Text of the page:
By Greg Breining
Oklahoma’s quail season is shaping up to be a lot like last year’s, with two important exceptions. Two important quail areas—the northwest and Panhandle, and the southwest—are likely to be much better, says Tell Judkins, upland game biologist for the Oklahoma Department of Wildlife Conservation.
Habitat, Broods, and Counts
With nearly all his roadside survey data reported, the statewide average of quail reported per route dipped from 1.68 quail last year to 1.58 quail this year—only a 6 percent drop. “So, pretty comparable to last year,” says Judkins.
But the northwest region of the state, including the Panhandle, is up—2.88 quail per route, compared with 1.81 last year. “August roadside survey are not always reliable,” he says, but that’s a considerable jump.
The western end of the Panhandle is also home to scaled quail. Unfortunately, the small number of routes through scaled quail territory are not enough to give a good sense of their abundance. “I have gotten more anecdotal phone call reports of scaled quail this year than I did last year,” he says. “This time last year I was saying I was cautiously optimistic for the season. This year now I’m saying I’m hopefully optimistic.”
The southwest is another historically good quail region that experienced a bump from last year—from 1 quail per route to 2.66. “Last year was extreme drought. This year there has been quite a bit of rainfall in Oklahoma,” says Judkins. “It should be better hunting this year than it was last year.”
The quail season is looking good despite a snowy, cold snap in late February, when the temperature dropped well below zero. “When you get those sharp turns in events, it can be really traumatizing for quail,” says Judkins. “But realistically as long as the habitat was there, the birds should have done OK.”
The birds benefitted from a moderate spring and summer with adequate moisture. Says Judkins, “The go-to line has been, it’s as green as you’ll ever see it down here.”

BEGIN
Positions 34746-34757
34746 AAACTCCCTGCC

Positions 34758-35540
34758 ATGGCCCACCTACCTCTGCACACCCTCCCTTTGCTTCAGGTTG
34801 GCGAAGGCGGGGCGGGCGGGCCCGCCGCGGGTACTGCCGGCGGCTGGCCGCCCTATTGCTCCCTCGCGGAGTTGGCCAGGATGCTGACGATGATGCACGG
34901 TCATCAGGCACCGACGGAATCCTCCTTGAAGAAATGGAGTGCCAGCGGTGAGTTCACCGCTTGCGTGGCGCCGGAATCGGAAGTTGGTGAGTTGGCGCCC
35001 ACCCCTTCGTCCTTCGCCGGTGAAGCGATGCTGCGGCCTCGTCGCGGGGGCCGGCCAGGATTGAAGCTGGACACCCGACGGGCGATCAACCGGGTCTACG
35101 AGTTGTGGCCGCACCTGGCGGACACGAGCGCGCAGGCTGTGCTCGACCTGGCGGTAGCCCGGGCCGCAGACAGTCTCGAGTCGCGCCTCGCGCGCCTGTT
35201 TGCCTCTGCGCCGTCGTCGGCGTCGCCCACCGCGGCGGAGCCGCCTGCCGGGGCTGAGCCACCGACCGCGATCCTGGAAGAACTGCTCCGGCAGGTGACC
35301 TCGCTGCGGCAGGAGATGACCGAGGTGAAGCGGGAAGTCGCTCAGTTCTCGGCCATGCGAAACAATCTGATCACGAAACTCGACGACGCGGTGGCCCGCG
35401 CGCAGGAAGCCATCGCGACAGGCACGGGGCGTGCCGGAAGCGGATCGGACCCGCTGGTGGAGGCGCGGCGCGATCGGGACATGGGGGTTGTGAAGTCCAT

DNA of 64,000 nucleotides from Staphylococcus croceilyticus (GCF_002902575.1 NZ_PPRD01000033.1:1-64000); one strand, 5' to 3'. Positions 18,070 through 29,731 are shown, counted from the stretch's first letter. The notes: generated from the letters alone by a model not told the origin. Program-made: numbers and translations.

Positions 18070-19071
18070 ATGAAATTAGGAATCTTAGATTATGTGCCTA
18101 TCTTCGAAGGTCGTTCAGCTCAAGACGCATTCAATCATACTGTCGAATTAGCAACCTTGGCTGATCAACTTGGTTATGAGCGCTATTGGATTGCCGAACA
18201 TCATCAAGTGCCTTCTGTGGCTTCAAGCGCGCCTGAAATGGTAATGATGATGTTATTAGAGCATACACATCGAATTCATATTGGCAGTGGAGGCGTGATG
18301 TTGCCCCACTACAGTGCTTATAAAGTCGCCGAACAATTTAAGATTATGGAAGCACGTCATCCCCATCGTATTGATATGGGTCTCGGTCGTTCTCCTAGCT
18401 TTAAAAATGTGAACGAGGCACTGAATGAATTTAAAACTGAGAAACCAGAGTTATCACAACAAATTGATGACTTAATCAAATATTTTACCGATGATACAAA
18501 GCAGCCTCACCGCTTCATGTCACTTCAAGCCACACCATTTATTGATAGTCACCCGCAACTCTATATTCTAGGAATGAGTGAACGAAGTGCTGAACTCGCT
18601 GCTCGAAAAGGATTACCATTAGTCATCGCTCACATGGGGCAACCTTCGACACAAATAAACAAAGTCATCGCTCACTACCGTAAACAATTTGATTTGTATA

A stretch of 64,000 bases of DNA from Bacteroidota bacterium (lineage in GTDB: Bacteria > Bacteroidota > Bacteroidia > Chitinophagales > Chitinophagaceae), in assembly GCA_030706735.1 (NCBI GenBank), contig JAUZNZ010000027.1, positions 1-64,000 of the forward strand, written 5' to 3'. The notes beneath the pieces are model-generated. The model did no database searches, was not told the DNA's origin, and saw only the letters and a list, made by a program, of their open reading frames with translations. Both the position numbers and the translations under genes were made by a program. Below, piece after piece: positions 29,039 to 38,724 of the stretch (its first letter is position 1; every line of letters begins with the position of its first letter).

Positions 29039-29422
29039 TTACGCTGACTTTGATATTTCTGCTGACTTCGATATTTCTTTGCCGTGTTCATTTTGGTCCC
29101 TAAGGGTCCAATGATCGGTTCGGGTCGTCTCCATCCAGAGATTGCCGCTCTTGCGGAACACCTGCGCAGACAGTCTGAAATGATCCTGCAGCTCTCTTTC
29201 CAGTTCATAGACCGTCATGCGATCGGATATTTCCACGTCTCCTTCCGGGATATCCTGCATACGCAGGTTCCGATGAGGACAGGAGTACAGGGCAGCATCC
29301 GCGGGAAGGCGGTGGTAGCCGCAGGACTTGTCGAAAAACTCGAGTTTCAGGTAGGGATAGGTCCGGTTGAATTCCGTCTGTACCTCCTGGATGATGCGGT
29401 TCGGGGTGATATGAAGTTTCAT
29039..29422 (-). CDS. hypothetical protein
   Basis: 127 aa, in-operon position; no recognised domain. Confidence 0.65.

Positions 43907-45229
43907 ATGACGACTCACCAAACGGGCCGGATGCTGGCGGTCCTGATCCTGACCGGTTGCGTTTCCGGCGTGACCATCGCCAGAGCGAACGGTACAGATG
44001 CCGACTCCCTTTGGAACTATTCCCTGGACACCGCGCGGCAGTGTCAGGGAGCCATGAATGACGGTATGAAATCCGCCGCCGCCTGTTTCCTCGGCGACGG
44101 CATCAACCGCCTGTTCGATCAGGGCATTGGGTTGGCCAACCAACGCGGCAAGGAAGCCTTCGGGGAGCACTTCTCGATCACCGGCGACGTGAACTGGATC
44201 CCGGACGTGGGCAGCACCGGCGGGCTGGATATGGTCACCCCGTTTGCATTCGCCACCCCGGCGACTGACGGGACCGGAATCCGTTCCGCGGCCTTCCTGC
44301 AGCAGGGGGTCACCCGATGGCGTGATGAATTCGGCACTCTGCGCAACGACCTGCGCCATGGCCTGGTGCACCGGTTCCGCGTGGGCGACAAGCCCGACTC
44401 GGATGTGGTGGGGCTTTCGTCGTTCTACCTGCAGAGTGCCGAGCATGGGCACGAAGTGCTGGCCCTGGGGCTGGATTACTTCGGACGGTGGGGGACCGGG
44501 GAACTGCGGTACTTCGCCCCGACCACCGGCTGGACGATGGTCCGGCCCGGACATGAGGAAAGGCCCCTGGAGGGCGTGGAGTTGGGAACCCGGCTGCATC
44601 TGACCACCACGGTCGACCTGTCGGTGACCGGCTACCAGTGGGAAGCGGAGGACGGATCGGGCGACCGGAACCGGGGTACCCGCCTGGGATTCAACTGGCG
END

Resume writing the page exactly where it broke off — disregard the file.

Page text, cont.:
The numbers would seem to point hunters toward either northwestern or southwestern Oklahoma. But “if I was a hunter coming in from out of state, I don’t know that I would key in necessarily on one place,” says Judkins.
Instead, he might travel to a large town in western Oklahoma—some place like Woodward—with hotels, restaurants, and vets. “Within about an hour and a half in any direction from Woodward you have opportunity to hunt—a lot of WMAs out there, a lot of OLAP properties.” Oklahoma Land Access Program sites are private lands on which public access is leased.
Hunters interested primarily in scaled quail should plan to drive west. “The farther you go out into the Panhandle, the more likely you are to get into scaled quail than you are bobwhite,” says Judkins. You’ll know you’re there when “instead of seeing a brown blur in front of you, you see a gray blur.”
If You Go
Before the quail season begins, hunters will be able to review the completed 2021 Quail Season Outlook on the Department of Wildlife Conservation website.
Judkins will also be collecting data on several game bird species via a citizen science app developed in conjunction with Oklahoma State University that will be provide a fuller picture of the season to come. Stay tuned for updates.
The quail season this year runs Nov. 13–Feb. 15, 2022. Limit is 10 daily with 20 in possession after the first day.